Autonomic neuropathy: Autonomic neuropathy is damage to the nerves of the involuntary nervous system, the nerves that control the heart and circulation (including blood pressure), digestion, bowel and bladder function, the sexual response, and perspiration. Nerves in other organs may also be affected.

Focal neuropathy: Focal neuropathy is neuropathy that is restricted to one nerve or group of nerves, or one area of the body. Symptoms of focal neuropathy usually appear suddenly.

Symptoms:
Neuropathy is associated with varied characteristic symptoms. Although some people with neuropathy may not have symptoms, certain symptoms are common. The degree to which an individual is affected by a particular neuropathy varies.

Damage to the sensory nerves is common in peripheral neuropathy. Symptoms often begin in the feet with a gradual onset of loss of feeling, numbness, tingling, or pain and progress toward the center of the body with time. The arms or legs may be involved. The inability to determine joint position may also occur, which can result in clumsiness or falls. Extreme sensitivity to touch can be another symptom of peripheral neuropathy. The sensation of numbness and tingling of the skin is medically known as paresthesia.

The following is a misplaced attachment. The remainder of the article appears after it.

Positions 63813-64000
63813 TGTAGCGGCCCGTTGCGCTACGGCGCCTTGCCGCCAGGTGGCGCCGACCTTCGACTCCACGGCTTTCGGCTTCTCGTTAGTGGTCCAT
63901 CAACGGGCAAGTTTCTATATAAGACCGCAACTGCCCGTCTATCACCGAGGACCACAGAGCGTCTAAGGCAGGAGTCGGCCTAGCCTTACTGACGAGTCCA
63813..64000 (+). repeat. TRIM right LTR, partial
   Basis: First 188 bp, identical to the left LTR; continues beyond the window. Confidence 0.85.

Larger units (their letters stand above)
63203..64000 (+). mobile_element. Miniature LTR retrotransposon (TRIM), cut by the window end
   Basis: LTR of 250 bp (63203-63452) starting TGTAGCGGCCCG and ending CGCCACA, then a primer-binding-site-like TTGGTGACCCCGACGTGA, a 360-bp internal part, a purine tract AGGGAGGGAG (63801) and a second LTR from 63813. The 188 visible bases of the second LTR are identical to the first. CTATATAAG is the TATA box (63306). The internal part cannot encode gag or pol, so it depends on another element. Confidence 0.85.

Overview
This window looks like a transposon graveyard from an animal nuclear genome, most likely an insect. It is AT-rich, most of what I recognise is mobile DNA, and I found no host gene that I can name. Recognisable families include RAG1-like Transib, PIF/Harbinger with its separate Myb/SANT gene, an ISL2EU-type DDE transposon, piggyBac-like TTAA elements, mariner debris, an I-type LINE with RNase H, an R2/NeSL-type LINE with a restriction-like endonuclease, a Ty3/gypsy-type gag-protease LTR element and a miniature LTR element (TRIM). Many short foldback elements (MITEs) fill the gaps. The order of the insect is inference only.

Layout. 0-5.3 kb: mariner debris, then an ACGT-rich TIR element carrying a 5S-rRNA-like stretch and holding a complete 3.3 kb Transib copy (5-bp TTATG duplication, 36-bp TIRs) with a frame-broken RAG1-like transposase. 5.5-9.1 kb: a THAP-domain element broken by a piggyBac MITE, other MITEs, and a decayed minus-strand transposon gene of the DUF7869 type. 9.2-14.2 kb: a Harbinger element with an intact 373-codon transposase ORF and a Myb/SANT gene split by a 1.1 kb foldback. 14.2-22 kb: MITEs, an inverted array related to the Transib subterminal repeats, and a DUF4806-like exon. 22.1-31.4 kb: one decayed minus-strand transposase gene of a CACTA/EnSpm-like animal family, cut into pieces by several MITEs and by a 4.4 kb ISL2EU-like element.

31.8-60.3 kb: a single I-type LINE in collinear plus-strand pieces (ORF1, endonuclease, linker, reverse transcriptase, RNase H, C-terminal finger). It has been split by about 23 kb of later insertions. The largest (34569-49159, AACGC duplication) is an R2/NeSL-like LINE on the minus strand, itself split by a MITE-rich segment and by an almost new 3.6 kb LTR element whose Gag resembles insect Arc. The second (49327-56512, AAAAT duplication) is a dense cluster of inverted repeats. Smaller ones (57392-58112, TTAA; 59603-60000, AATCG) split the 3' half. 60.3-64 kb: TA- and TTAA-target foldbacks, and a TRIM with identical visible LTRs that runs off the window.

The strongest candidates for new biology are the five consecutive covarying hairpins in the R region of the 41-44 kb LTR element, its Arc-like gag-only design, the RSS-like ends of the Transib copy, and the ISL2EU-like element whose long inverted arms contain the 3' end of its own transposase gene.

The loss of sensory input from the foot means that blisters and sores on the feet may develop rapidly and not be noticed. Because there is a reduced sensation of pain, these sores may become infected and the infection may spread to deeper tissues, including bone. In severe cases, amputation may be necessary.

When damage to the motor nerves (those that control movement) occurs, symptoms include weakness, loss of reflexes, loss of muscle mass, cramping, and/or loss of dexterity.